Why study finite-dimensional vector spaces in the abstract if they are all isomorphic to Rn?

Here are several (closely related) reasons.

Let me give two examples of vector spaces that illustrate some of the above points. First, the set of all continuous functions defined on the closed interval [0,1] can be made into a vector space in a very natural way. This vector space is infinite-dimensional (which simply means not finite-dimensional). If you do not immediately know how to prove this then it is a good exercise.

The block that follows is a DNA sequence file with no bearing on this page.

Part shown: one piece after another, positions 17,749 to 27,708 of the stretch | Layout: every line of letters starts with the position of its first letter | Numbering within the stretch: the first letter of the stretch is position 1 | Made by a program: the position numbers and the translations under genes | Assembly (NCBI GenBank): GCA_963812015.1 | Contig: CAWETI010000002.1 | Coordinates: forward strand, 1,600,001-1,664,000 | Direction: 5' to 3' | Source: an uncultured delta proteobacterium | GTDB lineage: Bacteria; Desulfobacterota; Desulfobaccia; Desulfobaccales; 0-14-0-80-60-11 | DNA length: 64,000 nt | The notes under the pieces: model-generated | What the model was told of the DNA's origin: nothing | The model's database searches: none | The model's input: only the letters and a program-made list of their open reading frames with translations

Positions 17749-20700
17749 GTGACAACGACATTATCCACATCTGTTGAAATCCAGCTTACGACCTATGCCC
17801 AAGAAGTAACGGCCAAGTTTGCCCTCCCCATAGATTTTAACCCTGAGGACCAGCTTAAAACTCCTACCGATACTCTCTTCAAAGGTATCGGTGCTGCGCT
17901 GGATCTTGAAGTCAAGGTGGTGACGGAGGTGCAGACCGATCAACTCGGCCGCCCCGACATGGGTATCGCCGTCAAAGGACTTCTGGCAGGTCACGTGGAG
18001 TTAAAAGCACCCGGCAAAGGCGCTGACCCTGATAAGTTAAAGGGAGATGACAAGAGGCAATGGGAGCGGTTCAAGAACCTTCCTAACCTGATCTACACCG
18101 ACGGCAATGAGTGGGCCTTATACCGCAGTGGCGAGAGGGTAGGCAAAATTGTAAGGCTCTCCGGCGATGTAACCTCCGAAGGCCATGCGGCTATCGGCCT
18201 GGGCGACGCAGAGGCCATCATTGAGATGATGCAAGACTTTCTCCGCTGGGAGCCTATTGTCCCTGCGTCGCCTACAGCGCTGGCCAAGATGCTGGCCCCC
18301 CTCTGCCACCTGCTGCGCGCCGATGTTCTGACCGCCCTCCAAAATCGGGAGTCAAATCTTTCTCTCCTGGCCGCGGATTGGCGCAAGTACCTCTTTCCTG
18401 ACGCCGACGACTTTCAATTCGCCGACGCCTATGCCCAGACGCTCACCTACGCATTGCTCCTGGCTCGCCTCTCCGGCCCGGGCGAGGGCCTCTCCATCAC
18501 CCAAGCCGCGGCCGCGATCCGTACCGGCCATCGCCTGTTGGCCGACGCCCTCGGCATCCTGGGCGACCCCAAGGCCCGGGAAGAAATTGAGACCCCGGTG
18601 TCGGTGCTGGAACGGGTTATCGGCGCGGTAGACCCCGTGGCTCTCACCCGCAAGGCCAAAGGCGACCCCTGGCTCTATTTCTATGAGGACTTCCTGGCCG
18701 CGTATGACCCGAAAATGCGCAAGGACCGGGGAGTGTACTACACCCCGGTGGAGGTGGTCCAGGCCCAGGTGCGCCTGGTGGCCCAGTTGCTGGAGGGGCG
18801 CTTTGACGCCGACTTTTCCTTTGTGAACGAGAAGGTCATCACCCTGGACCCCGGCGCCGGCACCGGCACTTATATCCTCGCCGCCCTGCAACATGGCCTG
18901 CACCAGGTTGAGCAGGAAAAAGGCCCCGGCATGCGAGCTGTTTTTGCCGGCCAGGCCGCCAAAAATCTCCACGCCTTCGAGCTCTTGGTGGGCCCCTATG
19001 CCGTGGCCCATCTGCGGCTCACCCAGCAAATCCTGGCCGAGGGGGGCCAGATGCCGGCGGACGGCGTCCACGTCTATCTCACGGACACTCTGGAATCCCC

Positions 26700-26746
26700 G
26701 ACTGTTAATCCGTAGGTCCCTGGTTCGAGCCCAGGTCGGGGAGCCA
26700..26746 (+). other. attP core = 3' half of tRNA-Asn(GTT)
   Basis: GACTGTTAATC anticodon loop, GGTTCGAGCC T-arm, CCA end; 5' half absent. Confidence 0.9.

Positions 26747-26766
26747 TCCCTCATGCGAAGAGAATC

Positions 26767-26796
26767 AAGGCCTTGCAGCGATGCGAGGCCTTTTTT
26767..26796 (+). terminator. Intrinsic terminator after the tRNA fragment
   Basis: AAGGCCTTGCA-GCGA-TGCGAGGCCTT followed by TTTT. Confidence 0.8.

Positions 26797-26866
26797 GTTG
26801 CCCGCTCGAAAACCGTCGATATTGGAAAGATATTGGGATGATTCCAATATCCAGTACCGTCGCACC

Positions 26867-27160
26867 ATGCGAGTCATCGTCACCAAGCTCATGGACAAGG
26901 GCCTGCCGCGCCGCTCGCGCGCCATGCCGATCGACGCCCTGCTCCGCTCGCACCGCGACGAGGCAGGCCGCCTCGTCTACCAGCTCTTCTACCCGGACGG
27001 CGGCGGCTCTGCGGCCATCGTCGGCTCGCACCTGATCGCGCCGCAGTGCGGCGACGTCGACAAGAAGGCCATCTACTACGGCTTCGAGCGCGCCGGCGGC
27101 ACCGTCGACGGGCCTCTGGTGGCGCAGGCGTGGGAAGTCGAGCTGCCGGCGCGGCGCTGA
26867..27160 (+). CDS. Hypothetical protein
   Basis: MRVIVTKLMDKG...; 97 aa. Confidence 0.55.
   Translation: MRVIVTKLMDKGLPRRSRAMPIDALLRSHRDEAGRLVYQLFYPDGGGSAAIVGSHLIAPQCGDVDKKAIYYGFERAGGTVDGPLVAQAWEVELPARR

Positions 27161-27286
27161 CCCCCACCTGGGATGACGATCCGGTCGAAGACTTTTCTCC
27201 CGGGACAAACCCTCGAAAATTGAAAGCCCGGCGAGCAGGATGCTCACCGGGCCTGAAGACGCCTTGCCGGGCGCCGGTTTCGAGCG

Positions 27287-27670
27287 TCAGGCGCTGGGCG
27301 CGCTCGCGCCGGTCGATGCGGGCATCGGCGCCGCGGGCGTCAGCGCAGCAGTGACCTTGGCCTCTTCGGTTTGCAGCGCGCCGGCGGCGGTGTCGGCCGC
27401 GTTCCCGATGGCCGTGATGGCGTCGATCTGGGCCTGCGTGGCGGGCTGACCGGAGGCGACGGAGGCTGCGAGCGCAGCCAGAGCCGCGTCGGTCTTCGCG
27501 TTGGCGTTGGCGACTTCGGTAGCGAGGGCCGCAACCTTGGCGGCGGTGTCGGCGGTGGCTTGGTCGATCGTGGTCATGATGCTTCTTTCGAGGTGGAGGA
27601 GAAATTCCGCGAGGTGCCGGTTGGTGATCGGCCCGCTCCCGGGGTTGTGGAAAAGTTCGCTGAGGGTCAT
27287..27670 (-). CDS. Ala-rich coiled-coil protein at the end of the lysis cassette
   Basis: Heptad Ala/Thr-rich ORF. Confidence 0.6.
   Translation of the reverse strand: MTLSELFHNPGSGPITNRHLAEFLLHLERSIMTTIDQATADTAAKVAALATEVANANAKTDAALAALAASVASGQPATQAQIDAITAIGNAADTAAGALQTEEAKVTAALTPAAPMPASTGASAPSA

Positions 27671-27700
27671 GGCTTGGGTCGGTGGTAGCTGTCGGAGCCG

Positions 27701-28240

Of more relevance to the question that heads this page is the following finite-dimensional vector space V. Start with the space R3 and let V be the subspace consisting of all vectors (x1,x2,x3) such that x1+x2+x3=0. This subspace is two-dimensional, but there is no single basis that stands out as being the most natural. This example can of course be generalized to subspaces of Rn defined by simultaneous equations.